Director Birgitte Sand could be watching you…
In an interview with the European Gaming and Betting Association, a trade body for online gambling companies in Europe, Denmark’s chief regulator, Birgitte Sands revealed that her organisation continually monitors Danish gambling activity to root out operators who access Danish punters without the requisite licence.
The Danish Gambling Authority chief said that the regulator liaises with the Antifraud Unit run by the Danish Tax Administration, which provides the DGA with information obtained by its advanced web searching technology.
“We started using the search robot back in 2012, when the Danish gambling market was partly liberalised and ever since it has been continuously improved,” she said, revealing that the robot has provided data on around 1,100 gambling related websites and suspected unlicensed marketing or gambling activities.
“We have sent out approximately 175 petitions and we are in the process of hopefully adding another 25 websites blocked on top of the 25 already made,” she said. “Consequently, the robot remains an important tool in our fight against unlicensed gambling in Denmark and helps DGA in identifying suspicious websites and the number of websites targeting the Danish market and wrongly offering gambling activities without a licence.
“Besides the web searches we receive reports from players sharing their gambling experiences from unlicensed Danish websites and less often we may also receive input about such websites from our online licensees.”
Describing the process against unlicensed operators or their marketers, Sand said that initially the DGA communicates with the owner or manager, advising that the site is in violation of Danish law and must immediately cease and desist in the illegal activity.
That works in most cases, but where it does not the regulator can get Danish ISPs and telecommunications providers to block access by Danes to the offending website.
Sand emphasised that only websites not licensed in Denmark and offering gambling activities are blocked – not websites that only market unlicensed gambling.
Where the telecomms or ISP provider asks for legal authority to block a site, the DGA is obliged to take the case through the judicial system, which can involve extensive delays.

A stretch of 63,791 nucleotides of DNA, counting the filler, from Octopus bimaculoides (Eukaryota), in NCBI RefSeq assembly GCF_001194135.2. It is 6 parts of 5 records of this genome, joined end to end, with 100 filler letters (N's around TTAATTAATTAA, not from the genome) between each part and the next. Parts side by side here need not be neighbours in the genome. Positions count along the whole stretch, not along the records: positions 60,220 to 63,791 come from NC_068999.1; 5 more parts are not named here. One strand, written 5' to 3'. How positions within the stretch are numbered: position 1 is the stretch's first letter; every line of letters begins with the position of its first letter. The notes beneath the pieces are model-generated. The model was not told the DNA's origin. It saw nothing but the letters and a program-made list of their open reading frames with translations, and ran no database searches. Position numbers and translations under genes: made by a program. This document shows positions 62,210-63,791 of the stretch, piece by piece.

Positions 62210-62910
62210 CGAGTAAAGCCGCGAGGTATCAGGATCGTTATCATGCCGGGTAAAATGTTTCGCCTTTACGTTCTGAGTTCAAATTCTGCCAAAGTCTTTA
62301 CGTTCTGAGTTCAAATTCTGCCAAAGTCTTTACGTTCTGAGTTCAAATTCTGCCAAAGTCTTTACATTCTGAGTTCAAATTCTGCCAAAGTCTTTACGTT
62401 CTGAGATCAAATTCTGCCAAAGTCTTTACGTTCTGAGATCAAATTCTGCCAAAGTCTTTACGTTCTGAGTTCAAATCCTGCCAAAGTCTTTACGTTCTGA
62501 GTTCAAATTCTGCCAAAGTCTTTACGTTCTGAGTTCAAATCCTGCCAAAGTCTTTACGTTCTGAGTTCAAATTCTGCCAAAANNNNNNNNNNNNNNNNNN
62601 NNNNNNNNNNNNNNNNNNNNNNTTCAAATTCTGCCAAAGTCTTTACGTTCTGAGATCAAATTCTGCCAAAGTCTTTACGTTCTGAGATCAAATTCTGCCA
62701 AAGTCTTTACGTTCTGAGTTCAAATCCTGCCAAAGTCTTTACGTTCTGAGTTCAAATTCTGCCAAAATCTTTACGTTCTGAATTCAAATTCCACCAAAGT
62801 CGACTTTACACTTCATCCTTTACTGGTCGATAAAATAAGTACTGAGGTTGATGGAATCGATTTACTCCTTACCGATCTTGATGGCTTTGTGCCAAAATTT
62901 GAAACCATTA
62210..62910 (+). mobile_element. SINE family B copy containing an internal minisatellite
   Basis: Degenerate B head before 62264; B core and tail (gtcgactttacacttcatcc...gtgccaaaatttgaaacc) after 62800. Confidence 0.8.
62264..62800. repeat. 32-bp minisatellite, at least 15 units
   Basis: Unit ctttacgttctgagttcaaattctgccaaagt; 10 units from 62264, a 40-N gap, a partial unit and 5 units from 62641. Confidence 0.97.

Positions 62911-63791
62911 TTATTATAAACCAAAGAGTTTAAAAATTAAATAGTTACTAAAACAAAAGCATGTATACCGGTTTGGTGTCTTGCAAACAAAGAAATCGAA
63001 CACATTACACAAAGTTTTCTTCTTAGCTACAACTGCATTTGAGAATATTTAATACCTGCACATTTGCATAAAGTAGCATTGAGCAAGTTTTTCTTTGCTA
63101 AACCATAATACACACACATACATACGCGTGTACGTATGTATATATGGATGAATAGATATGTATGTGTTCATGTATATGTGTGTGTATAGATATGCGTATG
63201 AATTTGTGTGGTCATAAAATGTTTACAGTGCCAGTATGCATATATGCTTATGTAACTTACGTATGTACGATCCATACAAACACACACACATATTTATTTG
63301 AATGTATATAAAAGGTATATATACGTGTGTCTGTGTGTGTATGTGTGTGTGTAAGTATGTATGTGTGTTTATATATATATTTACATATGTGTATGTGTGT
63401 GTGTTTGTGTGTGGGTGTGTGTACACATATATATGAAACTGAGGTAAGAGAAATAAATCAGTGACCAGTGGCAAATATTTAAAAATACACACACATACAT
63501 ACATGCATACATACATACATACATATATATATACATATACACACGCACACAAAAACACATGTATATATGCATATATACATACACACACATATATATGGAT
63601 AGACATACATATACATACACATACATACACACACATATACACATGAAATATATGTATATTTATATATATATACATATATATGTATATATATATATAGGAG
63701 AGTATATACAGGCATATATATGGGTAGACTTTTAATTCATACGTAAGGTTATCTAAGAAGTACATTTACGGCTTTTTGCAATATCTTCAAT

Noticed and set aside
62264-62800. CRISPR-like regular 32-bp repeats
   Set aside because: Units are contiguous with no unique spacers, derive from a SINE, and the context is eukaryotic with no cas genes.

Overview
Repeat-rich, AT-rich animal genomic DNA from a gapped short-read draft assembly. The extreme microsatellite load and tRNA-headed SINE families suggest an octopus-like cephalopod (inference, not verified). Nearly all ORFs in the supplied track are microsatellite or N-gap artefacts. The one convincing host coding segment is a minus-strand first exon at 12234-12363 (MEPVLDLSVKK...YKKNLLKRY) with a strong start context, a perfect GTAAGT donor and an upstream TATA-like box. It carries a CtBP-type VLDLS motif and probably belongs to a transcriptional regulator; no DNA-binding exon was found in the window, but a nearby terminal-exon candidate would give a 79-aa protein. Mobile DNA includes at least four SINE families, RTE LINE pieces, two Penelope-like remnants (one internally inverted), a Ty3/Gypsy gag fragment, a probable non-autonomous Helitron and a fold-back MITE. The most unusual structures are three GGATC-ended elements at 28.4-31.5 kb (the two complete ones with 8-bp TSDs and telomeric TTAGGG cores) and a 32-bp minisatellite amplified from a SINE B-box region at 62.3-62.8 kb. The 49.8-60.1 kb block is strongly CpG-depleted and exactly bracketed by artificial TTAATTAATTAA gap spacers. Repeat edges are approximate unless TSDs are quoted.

Sand said that whilst it is often suggested that blocking is ineffective, the DGA has actually not seen the reappearance of blocked websites under new domains.
She said that as an alternative to blocking the DGA could also report offenders to the Danish police, which could investigate and prosecute the offender.
The incidence of illegal online gambling operators in the Danish market has been falling, Sands revealed, and the DGA is increasingly turning its attention to the marketers of unlicensed websites where ISP blocking cannot be applied. In these cases the DGA can resort to payment blocking.
“Based on our experiences in Denmark, the use of website blocking is definitely valuable and effective, but only if it is supplemented by a number of measures that allow the industry to create a sustainable business model and attract players using legal methods to do so, including high pay-out ratios and the right to marketing games and constantly bring forward new games,” she said.
Sand claimed that the local industry strongly supports the DGA’s efforts against unlicensed operators, but that illegal activity in the market is currently at a “moderate” level.
She concluded by observing that compliance is achieved by taking an holistic approach to create a framework that facilitates effective cooperation between the many different stakeholders from both industry and public sector in order to strictly enforce laws against unlicensed activity.